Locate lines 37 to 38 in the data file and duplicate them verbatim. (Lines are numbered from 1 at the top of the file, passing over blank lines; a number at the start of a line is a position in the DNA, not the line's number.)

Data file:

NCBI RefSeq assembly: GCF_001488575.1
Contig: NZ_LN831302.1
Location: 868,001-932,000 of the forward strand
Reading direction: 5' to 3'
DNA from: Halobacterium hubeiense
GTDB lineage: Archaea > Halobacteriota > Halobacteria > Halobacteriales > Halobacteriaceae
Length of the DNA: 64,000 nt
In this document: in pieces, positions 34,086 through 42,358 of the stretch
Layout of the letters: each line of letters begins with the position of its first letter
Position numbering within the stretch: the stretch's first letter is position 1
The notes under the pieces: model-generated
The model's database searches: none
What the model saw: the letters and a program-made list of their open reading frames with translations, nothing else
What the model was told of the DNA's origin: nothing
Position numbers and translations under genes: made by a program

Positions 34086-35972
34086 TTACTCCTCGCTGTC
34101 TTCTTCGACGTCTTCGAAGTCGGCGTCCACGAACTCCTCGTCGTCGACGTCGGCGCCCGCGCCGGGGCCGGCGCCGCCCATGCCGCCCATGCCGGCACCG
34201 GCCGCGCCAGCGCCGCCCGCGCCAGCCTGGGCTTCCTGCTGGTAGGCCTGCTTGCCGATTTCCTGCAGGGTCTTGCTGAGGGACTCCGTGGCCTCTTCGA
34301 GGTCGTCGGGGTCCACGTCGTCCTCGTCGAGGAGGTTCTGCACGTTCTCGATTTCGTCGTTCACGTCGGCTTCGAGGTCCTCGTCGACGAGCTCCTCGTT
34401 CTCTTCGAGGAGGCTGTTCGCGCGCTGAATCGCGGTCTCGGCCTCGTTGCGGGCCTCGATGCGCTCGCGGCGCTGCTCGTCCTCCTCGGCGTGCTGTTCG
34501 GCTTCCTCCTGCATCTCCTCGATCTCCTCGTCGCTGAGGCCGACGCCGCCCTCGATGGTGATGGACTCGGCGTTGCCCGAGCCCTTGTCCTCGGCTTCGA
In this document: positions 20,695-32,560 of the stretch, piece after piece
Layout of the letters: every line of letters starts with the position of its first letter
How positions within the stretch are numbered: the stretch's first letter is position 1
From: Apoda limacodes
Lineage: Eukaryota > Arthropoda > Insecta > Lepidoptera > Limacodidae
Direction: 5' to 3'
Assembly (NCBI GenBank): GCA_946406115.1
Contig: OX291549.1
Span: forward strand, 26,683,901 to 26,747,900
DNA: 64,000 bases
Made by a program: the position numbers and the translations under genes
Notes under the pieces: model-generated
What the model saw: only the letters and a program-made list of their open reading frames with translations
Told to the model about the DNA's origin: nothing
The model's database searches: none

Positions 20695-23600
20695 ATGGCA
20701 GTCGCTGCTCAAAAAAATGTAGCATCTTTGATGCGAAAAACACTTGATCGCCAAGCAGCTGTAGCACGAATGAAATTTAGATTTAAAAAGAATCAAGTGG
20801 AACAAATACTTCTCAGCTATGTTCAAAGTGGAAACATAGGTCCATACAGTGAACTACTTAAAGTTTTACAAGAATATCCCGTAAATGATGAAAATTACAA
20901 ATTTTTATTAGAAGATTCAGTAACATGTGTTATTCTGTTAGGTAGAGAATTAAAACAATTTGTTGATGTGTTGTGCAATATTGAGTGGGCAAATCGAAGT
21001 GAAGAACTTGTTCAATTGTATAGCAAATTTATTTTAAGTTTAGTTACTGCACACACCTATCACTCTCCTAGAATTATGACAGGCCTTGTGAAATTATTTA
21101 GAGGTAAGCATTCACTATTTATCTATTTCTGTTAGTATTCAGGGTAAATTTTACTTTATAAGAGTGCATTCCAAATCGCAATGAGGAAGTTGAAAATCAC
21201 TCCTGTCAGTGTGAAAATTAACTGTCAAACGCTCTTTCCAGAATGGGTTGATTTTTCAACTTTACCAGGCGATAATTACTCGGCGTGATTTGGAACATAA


The model's database searches: none

Positions 20695-23600